Basel art fair is now in it’s forty-second year and is clearly going from strength to strength. A few years ago, the credit crunch and the threat of global terrorism kept many collectors away from this ‘Olympic’ art fair. Galleries in turn struggled and many pieces did not find homes, or were heavily discounted to sell.
Not the case in 2011, with reports of collectors running into the fair when it opened and by some accounts even coming close to blows in order to be the first into the booths and to purchase prized pieces. That said, there were some works that were too much for even the wealthiest of buyers, such as the Warhol – ‘One Hundred and Fifty Black/White/Grey Marilyn’s’ priced at $80M offered by Bischofberger, $50M Bacon at Marlborough was likewise left unsold at the time of writing.
The leading international galleries bring to Basel only their very best pieces and most sellable artists, therefore it is no surprise to see a large Damien Hirst medicine cabinet at White Cube or sensual and simmering Kapoors at Lisson Gallery . You name a high market value artist from the last 42 years and you will be sure to find an example of their work.
Elsewhere art enthusiasts were treated to Art Unlimited, a vast hall where outsized art, installation pieces and video work is shown. Opposite is the The Swiss Art Prize, where young Swiss artists have the opportunity to show their work to an international audience.
The satellite fairs, which have become a feature of Basel in the last ten years or so, seemed to be doing brisk business. Over at Liste16 Darren Flook of Hotel informed me that he sold out his booth within the first few hours of opening. Hannah at ‘Mary, Mary’ from Glasgow was also doing well with Nick Evans sculptures.
But it isn’t all about products and items to priced and sold. At Liste there was a performance art program, situated up in the tower. We witnessed a poetic piece comprising of two men and two women, whose movements created a cause and effect with each other much like ‘The Way Things Go’ by Fischli and Weiss.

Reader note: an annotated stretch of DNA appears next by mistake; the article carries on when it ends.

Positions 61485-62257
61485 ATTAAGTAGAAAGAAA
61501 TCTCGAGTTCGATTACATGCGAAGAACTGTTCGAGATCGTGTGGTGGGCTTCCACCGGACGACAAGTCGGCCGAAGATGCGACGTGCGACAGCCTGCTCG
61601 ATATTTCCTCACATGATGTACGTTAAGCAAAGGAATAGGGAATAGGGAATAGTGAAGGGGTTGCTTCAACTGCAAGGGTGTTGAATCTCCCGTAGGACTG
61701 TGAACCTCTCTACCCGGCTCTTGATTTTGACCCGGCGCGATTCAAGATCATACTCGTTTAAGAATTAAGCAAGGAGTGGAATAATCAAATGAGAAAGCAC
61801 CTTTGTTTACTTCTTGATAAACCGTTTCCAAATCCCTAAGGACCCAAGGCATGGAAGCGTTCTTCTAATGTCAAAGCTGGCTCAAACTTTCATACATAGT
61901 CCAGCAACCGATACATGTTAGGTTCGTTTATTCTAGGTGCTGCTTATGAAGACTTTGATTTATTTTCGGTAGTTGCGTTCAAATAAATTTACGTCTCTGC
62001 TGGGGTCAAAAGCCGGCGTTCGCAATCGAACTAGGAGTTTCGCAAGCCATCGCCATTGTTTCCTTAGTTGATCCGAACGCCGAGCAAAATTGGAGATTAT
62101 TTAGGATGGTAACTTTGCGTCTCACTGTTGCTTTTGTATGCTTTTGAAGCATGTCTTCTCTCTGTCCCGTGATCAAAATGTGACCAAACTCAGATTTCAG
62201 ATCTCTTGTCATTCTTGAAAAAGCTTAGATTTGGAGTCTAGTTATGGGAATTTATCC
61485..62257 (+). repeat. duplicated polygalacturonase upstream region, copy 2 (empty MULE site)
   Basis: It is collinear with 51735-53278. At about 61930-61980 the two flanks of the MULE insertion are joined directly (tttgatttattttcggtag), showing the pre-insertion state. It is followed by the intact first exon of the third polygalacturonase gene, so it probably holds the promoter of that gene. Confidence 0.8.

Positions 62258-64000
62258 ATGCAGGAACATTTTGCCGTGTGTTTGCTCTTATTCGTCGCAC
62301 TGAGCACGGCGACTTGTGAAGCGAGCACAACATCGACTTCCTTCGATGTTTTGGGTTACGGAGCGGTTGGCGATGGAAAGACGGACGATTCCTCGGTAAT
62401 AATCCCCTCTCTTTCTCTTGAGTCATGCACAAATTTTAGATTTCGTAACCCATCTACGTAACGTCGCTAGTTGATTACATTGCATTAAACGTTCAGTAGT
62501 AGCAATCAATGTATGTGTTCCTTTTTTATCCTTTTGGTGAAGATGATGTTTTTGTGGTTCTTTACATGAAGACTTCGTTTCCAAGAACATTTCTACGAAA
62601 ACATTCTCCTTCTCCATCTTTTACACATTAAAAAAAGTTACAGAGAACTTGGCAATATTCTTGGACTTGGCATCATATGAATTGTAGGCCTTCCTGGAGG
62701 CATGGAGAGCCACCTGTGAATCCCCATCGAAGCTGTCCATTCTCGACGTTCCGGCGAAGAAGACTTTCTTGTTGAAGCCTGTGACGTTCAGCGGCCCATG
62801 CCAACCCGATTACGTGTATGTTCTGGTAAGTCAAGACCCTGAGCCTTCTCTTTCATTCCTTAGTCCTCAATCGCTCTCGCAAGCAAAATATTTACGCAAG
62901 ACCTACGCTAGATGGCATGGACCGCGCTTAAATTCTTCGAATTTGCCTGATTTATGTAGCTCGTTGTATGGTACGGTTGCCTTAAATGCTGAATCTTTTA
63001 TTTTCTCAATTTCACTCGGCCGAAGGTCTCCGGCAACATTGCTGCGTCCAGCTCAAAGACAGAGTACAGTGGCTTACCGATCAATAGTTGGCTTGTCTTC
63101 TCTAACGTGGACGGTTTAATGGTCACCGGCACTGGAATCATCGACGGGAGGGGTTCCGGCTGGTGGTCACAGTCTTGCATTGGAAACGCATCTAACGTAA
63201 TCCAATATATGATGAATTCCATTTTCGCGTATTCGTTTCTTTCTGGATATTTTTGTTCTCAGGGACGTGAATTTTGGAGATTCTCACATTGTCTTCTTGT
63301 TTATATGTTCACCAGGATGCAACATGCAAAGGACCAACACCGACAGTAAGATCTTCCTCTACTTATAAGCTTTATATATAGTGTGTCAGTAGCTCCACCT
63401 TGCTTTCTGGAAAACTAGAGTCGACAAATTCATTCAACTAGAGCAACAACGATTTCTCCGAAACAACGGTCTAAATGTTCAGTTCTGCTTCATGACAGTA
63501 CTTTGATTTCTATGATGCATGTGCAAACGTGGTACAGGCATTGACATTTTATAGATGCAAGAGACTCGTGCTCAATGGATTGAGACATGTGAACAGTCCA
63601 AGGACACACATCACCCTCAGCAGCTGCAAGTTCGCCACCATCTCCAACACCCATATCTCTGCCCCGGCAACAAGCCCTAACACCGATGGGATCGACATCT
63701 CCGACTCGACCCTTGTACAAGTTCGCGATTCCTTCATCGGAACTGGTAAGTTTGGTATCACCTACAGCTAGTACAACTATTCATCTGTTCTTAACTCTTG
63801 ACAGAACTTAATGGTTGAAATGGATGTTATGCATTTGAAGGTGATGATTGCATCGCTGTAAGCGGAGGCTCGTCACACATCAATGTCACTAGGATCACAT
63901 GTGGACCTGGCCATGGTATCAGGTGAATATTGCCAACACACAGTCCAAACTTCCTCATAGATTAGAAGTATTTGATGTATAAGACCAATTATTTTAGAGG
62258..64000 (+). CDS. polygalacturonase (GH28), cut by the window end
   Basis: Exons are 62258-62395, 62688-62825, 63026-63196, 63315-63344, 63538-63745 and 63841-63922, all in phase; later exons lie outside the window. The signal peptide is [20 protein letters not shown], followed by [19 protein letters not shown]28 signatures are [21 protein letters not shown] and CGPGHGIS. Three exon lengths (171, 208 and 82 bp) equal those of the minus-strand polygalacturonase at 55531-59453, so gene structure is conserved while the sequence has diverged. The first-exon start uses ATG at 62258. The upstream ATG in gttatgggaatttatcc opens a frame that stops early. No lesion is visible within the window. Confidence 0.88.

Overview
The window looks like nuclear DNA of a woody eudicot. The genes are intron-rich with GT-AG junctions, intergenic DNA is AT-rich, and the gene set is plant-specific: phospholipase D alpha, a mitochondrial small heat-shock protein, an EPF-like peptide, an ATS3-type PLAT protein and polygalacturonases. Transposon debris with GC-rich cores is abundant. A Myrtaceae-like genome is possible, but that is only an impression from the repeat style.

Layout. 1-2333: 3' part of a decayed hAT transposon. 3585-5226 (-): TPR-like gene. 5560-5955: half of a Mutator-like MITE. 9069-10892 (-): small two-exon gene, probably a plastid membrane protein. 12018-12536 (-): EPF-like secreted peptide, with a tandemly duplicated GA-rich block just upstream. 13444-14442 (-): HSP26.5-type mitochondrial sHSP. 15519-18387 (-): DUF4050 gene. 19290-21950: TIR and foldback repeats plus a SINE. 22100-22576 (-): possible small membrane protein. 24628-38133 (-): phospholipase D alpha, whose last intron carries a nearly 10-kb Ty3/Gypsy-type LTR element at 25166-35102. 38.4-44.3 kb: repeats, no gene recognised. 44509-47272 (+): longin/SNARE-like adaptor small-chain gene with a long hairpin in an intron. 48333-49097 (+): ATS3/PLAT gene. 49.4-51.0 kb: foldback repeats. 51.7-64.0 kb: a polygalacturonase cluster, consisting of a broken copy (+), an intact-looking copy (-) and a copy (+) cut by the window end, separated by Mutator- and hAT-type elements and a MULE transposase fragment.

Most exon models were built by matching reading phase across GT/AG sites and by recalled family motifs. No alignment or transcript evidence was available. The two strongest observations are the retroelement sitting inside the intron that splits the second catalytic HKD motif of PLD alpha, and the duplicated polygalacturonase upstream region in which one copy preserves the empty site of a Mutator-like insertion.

A convenient mini bus service takes one from Liste to Volta, a relative new comer fair, but with fair director’s Amanda Coulson’s energy behind it has become the alternative fair of Basel and in New York during the Armory.
The quality of the galleries is first rate and is hence a must visit for any serious collector. Debbie of Madder 139 sold out of the painter GL Brierley to a Turkish collector who wanted to take the collection of work directly onto his private jet home. Ceri Hand Gallery from Liverpool had also done well with Samantha Donnelly, of whom Anita Zabludowicz is an important collector.
Over at Scope, which for the most part features Galleries, which are commercially orientated, targeting a more domestic market rather than institutions and public collections. Here, we find a series of first rate Gavin Turk and Damien Hirst prints at Paul Stopler gallery, good painting by Karim Hamid at Aureus Contemporary, strong photography at Waterhouse & Dodd and a lively display at Cynthia Corbett Gallery.
Then it will be onto Miami Basel in December, where the glitz and glamour of South Beach makes this fair, much more geared up for the party art crowd. Finally Frieze is making its way to New York to rival the Armory fair next spring. Let the battle of the giant fairs begin. The question on everyone’s lips is which gallery will side with whom? The answer lies perhaps with the major power brokers, such as Larry Gagosian, Jay Joplin and Barbara Gladstone.
Ben Austin for FAD Website
See PART Two here